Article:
3rd Place: Lucy Paton, Waitaki Girls’ High School

It is never easy to swim against the tide of popular public opinion. With the inevitable
propaganda machine going full steam ahead, as it does when getting a country stirred up to enter a war, those that have the authority to take a country into war will use anything in their power to justify their decision. There are times when it takes the most courage to say no, especially to those who are in positions of authority. In an era where it was seen as good and honourable to die for one’s country in war, going against what was viewed as public duty and saying “no” to war, was not only difficult, but highly disapproved of. However, there were those who refused to take part in war, to instead use all the peaceful options available to bring about resolutions in an attempt to preserve life, as they knew that death, destruction and debilitation are the inevitable outcomes of war. Even though one side may claim otherwise, there are never any winners in war.

Since mankind first walked on this earth there has been conflict resulting in wars, and sadly, this continues to be the case today. Wars occur for many reasons; whether it be over religion, politics, revenge, ethnic ‘cleansing’, resources or border disputes, these can be the catalysts for wars around the world. War can also be financially profitable for countries who supply armaments, often to both sides, showing that profit can be placed above human life. Throughout the different ages of society, serving your country in war has been seen as the right thing to, as it is seen as being ‘patriotic’ to fight for the country you belong to, however, when the consequences of war are so detrimental, it is essential that war is avoided. If one has a love of their country, and mankind, then it is patroitic and just to do everything in one’s power to keep their country out of war. When there is something to gain, it is all too easy for a country to choose going into war over peace.

Some politicians and military commanders put their troops into unwinnable situations.
Sending others into the ravages of war is made easy when those who give the orders to attack often do so at a distance, safe from bullets and mortars. History attests to the costly mistakes that many have made when sending soldiers into battle. An example of this very situation was in the Crimean War and the Charge of the Light Brigade. Alfred Lord Tennyson’s poem – The Charge of the Light Brigade is about such a campaign. In the second verse – “Someone had blundered, Theirs not to make reply, Theirs not to reason why, Theirs but to do and die.” Someone in a position of authority had sent the Light Brigade into a doomed campaign, resulting in huge loss of life.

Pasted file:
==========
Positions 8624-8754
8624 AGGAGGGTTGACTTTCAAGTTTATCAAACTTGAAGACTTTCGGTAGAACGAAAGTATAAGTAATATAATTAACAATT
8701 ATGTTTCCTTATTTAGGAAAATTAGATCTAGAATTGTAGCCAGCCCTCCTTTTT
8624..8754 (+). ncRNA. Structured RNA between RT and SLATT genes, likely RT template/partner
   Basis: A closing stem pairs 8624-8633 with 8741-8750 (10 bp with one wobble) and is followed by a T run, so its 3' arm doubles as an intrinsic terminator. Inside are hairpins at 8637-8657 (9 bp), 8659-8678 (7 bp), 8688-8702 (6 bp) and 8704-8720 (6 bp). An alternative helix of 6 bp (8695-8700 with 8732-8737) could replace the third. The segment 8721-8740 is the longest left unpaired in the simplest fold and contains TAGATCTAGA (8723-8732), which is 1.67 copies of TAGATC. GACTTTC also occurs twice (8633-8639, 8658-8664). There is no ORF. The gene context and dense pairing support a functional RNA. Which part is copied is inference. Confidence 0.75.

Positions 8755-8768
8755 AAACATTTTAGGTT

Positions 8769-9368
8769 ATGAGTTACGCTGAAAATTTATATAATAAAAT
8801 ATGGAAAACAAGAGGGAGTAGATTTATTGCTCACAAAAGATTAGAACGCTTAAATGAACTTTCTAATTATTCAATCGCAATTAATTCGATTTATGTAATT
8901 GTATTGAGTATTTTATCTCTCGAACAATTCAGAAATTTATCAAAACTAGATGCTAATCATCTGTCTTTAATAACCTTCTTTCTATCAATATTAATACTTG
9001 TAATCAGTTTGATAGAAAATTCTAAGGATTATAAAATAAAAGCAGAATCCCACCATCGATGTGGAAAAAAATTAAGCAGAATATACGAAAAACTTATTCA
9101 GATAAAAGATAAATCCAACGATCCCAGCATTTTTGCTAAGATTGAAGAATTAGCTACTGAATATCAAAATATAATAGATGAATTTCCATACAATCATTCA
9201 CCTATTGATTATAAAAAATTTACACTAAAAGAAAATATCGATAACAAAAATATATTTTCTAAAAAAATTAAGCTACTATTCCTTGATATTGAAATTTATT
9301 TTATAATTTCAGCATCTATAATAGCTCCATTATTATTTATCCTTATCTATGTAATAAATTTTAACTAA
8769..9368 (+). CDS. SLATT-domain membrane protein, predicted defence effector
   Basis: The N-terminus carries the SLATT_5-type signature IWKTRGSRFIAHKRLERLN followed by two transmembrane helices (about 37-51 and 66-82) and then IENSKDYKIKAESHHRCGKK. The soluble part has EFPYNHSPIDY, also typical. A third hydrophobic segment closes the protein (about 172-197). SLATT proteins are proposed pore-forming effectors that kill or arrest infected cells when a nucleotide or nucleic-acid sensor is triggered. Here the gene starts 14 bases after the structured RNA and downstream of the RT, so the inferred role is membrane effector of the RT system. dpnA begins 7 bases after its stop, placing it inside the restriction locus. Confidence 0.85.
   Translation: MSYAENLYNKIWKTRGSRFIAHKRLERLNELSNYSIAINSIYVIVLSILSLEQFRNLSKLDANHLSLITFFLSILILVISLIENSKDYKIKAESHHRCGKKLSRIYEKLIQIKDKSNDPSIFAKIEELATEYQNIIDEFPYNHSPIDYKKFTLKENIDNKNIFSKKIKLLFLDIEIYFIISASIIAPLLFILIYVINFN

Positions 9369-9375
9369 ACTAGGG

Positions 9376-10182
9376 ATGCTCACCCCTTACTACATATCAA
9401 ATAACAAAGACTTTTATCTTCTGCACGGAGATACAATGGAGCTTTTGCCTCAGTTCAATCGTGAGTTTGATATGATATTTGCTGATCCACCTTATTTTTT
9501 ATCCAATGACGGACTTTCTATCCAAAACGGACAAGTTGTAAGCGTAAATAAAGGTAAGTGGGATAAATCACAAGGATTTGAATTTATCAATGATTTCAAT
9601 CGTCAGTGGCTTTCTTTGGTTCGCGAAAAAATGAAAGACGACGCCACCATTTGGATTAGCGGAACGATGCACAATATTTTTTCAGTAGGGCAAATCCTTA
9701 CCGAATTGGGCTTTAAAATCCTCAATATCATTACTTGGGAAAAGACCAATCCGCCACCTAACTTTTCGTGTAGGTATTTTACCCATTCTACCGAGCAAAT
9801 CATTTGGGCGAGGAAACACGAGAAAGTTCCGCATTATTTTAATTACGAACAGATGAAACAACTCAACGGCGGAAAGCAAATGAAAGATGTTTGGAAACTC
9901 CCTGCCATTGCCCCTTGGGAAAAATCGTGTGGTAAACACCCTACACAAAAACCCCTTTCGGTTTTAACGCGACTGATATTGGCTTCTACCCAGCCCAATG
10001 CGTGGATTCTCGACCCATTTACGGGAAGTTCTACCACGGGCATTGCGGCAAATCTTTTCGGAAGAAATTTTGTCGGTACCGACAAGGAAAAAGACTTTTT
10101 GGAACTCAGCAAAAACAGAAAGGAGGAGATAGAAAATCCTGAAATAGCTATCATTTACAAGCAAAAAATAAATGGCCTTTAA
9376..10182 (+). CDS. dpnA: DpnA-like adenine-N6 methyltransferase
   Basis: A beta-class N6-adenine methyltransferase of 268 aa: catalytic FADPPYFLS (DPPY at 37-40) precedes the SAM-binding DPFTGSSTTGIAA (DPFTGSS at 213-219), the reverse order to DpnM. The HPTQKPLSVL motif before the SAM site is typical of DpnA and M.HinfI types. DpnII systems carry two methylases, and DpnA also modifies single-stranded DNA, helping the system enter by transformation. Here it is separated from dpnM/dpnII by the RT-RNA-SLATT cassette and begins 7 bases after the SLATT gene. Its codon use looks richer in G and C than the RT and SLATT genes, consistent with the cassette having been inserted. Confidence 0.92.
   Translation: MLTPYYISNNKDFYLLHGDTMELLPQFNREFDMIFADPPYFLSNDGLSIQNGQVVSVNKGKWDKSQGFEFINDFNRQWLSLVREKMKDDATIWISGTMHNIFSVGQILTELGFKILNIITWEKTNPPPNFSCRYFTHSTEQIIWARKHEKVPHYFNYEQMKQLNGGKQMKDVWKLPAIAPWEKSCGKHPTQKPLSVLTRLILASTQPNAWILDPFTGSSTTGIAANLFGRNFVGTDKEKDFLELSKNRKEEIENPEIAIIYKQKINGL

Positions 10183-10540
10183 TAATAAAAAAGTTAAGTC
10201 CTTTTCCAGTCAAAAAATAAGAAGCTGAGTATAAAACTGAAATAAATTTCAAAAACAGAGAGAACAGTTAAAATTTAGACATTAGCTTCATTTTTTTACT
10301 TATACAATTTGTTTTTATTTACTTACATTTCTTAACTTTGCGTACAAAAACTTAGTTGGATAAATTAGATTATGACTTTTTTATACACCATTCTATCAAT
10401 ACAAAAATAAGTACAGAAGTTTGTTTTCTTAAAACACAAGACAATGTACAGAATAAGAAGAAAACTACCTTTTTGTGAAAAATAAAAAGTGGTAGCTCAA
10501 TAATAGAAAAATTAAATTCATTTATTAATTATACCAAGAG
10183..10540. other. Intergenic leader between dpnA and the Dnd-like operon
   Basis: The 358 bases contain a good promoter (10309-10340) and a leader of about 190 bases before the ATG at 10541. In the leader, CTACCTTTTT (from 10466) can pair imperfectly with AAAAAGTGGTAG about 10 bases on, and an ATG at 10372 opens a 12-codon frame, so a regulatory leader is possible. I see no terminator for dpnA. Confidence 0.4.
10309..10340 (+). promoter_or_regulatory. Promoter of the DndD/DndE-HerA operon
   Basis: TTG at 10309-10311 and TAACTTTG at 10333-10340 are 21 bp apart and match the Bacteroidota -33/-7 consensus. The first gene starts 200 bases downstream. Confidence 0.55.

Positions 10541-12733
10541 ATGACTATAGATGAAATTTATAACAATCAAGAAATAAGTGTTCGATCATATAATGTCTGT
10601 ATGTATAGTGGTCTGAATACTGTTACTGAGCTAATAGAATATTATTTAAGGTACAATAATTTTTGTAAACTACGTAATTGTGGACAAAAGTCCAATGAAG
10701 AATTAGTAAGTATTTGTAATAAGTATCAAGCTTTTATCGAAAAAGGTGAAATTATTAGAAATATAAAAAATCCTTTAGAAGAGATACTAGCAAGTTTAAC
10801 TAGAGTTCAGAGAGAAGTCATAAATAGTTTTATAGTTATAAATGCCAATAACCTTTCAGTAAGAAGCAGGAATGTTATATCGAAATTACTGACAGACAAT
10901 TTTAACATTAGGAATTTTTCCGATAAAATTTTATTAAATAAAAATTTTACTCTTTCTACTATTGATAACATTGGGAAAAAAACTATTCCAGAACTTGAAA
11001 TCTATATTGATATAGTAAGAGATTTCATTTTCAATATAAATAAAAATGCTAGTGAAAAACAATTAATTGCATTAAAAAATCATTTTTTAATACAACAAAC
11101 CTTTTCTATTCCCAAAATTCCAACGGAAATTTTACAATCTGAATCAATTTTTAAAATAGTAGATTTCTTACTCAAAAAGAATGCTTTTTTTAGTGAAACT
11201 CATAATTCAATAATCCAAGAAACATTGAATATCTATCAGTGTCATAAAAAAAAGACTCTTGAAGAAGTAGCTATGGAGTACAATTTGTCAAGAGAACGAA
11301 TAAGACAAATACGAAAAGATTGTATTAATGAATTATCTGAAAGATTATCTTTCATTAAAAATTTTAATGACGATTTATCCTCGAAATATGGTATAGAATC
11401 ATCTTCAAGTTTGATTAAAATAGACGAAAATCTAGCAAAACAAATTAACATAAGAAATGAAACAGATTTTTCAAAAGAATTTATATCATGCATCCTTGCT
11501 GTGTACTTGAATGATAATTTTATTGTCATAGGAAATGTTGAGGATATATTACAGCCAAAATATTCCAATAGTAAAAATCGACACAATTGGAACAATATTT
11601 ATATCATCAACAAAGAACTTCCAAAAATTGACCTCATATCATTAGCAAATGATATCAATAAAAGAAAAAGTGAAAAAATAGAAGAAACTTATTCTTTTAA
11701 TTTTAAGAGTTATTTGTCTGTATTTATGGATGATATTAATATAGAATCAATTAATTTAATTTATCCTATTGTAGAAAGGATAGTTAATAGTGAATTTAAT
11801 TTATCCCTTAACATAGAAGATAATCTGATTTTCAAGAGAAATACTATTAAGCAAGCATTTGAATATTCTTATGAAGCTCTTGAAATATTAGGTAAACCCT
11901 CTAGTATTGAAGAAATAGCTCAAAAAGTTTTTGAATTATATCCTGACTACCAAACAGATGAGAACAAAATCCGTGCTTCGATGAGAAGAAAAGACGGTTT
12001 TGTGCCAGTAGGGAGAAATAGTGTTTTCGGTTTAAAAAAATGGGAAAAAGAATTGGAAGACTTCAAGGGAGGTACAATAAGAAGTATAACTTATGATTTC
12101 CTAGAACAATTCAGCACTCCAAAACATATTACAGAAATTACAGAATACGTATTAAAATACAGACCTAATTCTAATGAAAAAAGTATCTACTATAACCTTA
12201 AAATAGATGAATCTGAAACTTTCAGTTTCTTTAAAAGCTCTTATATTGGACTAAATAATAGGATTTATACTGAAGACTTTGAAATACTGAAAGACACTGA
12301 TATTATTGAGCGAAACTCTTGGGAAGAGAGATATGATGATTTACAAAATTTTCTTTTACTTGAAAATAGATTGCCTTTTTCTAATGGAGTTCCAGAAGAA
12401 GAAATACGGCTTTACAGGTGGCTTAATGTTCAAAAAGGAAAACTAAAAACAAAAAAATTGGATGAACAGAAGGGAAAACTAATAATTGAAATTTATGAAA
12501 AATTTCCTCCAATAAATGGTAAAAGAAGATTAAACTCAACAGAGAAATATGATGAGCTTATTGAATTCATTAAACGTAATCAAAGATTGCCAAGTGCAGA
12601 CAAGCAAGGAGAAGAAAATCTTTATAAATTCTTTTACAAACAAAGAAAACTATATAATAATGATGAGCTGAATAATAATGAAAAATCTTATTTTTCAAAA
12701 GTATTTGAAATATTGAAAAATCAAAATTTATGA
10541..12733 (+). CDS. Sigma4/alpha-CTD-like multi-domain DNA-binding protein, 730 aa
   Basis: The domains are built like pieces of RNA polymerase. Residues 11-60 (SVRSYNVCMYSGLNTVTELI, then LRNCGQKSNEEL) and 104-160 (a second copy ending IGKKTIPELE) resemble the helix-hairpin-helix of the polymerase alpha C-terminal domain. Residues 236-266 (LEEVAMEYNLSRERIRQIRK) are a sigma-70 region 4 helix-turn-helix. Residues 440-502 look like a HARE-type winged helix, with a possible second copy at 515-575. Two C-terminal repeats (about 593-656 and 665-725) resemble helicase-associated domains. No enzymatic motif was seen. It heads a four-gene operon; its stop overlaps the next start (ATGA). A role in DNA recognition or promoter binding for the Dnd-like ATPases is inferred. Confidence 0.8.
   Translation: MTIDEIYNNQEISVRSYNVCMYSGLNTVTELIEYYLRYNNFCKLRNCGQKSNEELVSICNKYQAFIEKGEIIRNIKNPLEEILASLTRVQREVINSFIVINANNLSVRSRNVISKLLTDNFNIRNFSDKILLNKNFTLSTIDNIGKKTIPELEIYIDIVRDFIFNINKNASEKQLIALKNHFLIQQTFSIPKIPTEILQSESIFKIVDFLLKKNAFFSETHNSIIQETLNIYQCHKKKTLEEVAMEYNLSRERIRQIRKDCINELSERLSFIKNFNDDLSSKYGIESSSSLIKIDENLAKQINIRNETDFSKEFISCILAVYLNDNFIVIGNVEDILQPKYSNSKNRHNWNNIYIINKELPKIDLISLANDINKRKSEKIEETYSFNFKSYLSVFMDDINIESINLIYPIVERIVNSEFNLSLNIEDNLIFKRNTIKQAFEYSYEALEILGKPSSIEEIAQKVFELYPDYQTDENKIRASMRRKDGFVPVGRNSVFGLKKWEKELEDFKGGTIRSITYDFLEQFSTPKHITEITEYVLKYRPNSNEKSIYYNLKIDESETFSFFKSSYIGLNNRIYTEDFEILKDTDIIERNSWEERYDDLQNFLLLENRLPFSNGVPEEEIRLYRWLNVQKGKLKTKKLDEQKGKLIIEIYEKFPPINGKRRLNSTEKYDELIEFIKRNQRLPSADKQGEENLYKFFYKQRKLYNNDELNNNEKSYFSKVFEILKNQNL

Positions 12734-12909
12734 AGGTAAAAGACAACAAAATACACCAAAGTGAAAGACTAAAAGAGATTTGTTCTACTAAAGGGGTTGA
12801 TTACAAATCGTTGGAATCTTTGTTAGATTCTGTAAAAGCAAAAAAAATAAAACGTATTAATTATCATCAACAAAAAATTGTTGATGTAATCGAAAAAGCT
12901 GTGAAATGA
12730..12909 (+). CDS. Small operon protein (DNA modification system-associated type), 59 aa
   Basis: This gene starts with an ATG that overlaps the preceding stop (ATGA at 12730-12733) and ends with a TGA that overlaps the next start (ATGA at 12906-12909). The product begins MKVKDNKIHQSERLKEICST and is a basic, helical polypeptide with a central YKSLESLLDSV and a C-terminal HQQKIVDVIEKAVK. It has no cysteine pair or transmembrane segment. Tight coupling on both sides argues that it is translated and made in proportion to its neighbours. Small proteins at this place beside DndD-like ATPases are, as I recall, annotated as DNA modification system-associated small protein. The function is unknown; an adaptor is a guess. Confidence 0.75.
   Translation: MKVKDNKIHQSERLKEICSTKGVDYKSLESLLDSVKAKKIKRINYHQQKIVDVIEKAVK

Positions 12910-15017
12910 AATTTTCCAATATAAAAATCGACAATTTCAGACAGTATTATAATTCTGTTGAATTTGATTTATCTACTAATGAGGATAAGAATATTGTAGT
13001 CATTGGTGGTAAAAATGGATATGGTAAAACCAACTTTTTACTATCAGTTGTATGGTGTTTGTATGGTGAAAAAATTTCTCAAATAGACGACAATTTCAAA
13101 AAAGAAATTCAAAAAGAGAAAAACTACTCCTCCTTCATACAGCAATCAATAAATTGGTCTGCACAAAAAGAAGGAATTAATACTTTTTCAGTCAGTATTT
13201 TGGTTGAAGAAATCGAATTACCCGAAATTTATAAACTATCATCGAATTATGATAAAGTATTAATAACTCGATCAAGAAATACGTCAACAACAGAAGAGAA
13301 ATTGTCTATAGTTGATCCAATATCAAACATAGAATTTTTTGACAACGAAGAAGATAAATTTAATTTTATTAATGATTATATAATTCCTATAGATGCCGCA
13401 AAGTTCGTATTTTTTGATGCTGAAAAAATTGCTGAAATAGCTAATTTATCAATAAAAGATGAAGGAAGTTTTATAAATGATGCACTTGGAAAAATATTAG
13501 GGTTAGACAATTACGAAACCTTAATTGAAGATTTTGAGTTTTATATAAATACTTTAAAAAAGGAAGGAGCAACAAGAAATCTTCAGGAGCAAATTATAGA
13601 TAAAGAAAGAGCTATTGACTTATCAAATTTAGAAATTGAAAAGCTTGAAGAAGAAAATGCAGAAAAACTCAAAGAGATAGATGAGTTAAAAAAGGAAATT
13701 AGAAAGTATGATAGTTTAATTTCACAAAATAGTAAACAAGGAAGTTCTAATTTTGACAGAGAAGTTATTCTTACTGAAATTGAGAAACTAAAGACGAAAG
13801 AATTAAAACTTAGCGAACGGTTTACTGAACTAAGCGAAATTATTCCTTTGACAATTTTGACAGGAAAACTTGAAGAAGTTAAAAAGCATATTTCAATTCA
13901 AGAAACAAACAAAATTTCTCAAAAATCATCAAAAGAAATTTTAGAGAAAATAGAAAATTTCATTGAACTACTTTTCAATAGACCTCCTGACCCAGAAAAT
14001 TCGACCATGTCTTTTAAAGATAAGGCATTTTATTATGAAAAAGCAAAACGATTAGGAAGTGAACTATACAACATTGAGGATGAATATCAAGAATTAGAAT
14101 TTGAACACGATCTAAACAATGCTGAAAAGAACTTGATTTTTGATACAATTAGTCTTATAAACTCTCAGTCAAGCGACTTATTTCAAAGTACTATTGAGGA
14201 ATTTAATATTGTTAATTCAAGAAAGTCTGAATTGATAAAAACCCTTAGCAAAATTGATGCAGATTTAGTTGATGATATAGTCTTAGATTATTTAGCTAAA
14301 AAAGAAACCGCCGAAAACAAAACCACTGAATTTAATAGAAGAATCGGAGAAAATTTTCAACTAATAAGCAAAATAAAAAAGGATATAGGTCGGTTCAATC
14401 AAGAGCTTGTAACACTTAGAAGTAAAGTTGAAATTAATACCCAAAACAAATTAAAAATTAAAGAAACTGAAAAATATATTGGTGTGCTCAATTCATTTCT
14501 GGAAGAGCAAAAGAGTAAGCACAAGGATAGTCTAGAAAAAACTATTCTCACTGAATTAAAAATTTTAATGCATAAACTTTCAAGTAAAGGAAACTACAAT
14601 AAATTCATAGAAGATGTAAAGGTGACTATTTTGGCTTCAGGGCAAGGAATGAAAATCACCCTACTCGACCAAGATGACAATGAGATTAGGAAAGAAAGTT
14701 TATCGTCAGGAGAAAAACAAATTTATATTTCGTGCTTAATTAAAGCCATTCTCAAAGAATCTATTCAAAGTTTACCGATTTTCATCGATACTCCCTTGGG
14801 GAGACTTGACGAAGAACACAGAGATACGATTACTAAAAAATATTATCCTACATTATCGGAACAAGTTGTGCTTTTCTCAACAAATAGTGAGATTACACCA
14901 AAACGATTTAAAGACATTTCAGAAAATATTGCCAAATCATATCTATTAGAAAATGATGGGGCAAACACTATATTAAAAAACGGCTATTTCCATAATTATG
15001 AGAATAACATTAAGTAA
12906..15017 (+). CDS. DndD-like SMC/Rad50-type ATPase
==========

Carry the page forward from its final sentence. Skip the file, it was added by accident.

On a number of occasions, New Zealand has been obliged to enter into warfare because of
the political allies it had, sending New Zealand troops to war. Examples from New Zealand’s involvement in wars and failed campaigns are well documented. In World War One there was the Gallipoli Campaign, where not only the training and preparation for the New Zealand soldiers was inadequate for the conditions they would face, but also because of a landing at Ari Burnu that was so off course. The commanders failed to prepare the troops for the narrowbeach, steep cliffs, and enemy onslaught that they faced. Factors like these lead to repeated failures and high death rates among New Zealand troops. The Battle of the Somme also resulted in the huge loss of New Zealand lives, along with many other countries. World War Two and the Vietnam War contributed to the toll of New Zealander lives that have been lost in war. Ironically, World War I is also known as “The Great War” and it sits like a juxtaposition, as how can any war be great when innocent lives are lost to the ravages of warfare? Even wars that are eventually claimed as victories by one side are failures, because of the death and injury both sides endure. Inevitably victories are hollow because of the true cost in terms of human loss.